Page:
Mayor wants drug clinic moved from CBD
IPSWICH Mayor Teresa Harding wants a drug clinic which treats heroin addicts and has been set up in the CBD for more than a decade moved on as the huge redevelopment of the city centre nears completion.
But the owner of the Ipswich Dosing Centre said his clinic is helping to prevent crime and clients would simply be treated at nearby pharmacies in the heart of the city if he was to close.
Pharmacist John Ward needed state government approval to set up the methadone clinic on Brisbane St and it is open 12.30pm to 3.30pm Monday to Friday.
The prescription medication is used as a replacement for heroin and other opioids.
Ipswich MP Jennifer Howard said the clinic “has been the subject of concern for some locals” and she had raised these concerns with Health Minister Yvette D’Ath but would not say whether she believed it should stay or go.
For Cr Harding, the answer is clear.
“We don’t want it there,” she said.
“We want it moved.
“More and more people are coming to the CBD and clients deserve privacy.
“They’re near a really busy coffee place.
“We want the CBD to be as inviting to families as possible.”
Cr Harding said with West Moreton Health progressing with plans to overhaul the city’s health infrastructure, which includes the $20.65 million purchase of council buildings, it should be a “natural progression” that the methadone clinic is moved.
“The CBD is changing,” she said.
“It works out well for the clients as well as the community.
“It would be good if the government listens to the community.
“It’s the ideal opportunity to move it. It is a private clinic however, so to move it means we’d probably have to buy it out.”
Mr Ward said his busiest day would be Friday, when about 25 clients come in.
The pharmacist said his clients were not causing trouble and if he were to shut down, it was likely 90 per cent of them would just go to other nearby businesses.
Mr Ward has about 60 clients in Ipswich.
He said three pharmacies in the CBD already provide the doses under the Queensland Opioid Treatment Program.
“If we stopped a few would be going back on the streets because they couldn’t be dosed at a regular pharmacy,” he said.
“We don’t cause any problems. People come out of Woolies and Coles and start arguing and fighting each other. Coles and Woolworths are not to blame.
“If I even have two people hanging around or raising their voices I go out and tell them it’s not allowed and don’t do it.
“I’ve been doing this for about 30 years and 11 of those in Ipswich.
“I’ve cancelled one person who broke the rules twice.
“Very few people know we exist.”
Mr Ward, who owns another methadone clinic in Fortitude Valley, said the average heroin habit costs about $1500 a week.
“They can’t work and have to find ways of raising that sort of money,” he said.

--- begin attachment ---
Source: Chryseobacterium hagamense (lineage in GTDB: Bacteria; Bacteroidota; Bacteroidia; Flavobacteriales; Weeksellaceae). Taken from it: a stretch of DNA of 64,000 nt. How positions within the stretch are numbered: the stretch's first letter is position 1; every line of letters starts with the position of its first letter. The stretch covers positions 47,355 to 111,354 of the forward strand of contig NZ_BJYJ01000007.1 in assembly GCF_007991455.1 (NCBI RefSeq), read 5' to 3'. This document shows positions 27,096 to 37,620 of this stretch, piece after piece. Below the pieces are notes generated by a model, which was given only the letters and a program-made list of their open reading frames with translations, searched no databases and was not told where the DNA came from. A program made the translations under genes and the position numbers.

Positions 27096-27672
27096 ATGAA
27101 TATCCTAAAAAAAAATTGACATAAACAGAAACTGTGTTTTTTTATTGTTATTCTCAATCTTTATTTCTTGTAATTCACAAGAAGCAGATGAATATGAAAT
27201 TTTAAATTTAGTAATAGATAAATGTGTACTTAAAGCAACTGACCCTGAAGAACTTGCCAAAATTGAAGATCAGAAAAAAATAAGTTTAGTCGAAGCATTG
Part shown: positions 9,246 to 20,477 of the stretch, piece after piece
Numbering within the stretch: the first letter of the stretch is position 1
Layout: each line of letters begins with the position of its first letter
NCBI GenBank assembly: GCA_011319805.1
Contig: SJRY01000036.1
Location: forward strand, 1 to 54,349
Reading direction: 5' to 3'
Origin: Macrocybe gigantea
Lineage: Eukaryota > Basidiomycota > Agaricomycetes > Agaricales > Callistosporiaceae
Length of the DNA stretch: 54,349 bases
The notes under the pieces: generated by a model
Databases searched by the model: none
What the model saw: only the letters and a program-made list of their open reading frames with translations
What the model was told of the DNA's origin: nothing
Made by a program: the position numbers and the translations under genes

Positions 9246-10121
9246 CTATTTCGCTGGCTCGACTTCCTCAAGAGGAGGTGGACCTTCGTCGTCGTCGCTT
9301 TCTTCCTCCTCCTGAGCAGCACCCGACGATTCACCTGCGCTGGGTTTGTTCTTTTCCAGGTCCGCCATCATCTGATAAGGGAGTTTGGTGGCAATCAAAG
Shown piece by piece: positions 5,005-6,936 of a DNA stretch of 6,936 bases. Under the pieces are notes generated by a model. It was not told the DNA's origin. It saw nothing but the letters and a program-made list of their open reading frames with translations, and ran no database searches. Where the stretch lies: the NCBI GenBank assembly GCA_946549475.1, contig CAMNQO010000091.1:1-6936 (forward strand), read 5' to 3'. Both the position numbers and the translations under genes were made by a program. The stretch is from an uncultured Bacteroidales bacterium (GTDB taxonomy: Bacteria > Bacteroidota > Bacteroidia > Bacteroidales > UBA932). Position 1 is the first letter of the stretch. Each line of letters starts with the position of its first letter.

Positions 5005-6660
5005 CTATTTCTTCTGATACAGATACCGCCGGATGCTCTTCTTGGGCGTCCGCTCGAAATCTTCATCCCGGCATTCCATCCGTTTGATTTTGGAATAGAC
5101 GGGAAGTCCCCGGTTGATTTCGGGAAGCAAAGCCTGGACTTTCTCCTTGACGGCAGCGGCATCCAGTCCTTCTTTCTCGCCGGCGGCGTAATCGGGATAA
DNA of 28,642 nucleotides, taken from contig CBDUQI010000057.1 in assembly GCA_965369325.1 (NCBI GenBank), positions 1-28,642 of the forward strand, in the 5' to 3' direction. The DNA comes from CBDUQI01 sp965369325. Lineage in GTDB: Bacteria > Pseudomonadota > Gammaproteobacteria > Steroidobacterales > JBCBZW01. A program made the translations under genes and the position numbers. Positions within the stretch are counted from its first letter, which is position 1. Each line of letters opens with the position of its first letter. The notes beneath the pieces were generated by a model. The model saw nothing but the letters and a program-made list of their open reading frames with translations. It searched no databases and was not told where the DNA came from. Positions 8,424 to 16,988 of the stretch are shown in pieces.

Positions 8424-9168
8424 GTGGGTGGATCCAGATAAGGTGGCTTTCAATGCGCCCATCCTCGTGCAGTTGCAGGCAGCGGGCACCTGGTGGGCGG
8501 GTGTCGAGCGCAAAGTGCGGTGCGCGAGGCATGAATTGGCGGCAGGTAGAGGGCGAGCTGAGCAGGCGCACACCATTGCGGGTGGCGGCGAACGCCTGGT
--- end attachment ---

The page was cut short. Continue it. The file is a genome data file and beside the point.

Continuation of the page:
“One client told me (their habit was) $3500 a week. Look at this as crime prevention.
“People have a completely wrong notion of the people that come to us.
“When you take a dose of methadone you don’t get bombed out. You don’t have to go robbing banks because the price is $5 a day.
“They come in, we dose them, they go away. It takes less than a minute to give them a dose.
“Our clientele is something like a quarter of the entire clientele that goes to the Ipswich (Alcohol and Other Drugs Service) clinic in the health building in Bell Street.
“They give away needles. Downstairs is a methadone clinic that prescribes methadone.
“I don’t see it that we are the problem. Really we have very little to do with any of this.”
Mr Ward said he wasn’t sure where he should be moving his Ipswich clinic.
“If you go out into the suburbs people living nearby would certainly have an objection to it,” he said.
“We have to be close to transport and away from houses.
“When I moved into that dispensary, there were at least seven empty shops within a stone’s throw.
“I bought the shop. There’s still empty shops all over the place.”
Ms Howard said in a statement she had recently raised residents’ concerns with the state government.
She did not say whether she supported the clinic moving from the CBD.
“The advice I’ve been given is that the clinic is a dosing centre meaning that it operates in the same way as any community pharmacy that’s been approved to dispense methadone in Queensland,” she said.
“I’m further advised that the clinic can only dispense methadone to individuals who have a prescription through their GPs and who are receiving treatment under the Queensland Opioid Treatment Program.
“Opioid use is steadily on the rise, and almost anyone is at risk of stumbling into an opioid addiction.
“So having access to treatment and rehabilitation is extremely important.
The state government announced during last year’s election campaign it would spend $24.5 million for an Alcohol and Other Drug Withdrawal Management and Rehabilitation Service for Ipswich due to the demand for treatment services in the community.
“The facility will have 10 withdrawal management beds and 35 residential rehabilitation beds,” Ms Howard said.
“There are many people in our community who need treatment for addiction disorders – or have loved ones suffering from addiction - but can’t afford the exorbitant fees of private rehabilitation facilities.
“So having this new AOD Withdrawal and Rehabilitation centre in Ipswich will mean more people in our community will be able to access affordable treatment locally.”
Read more stories by Lachlan McIvor here.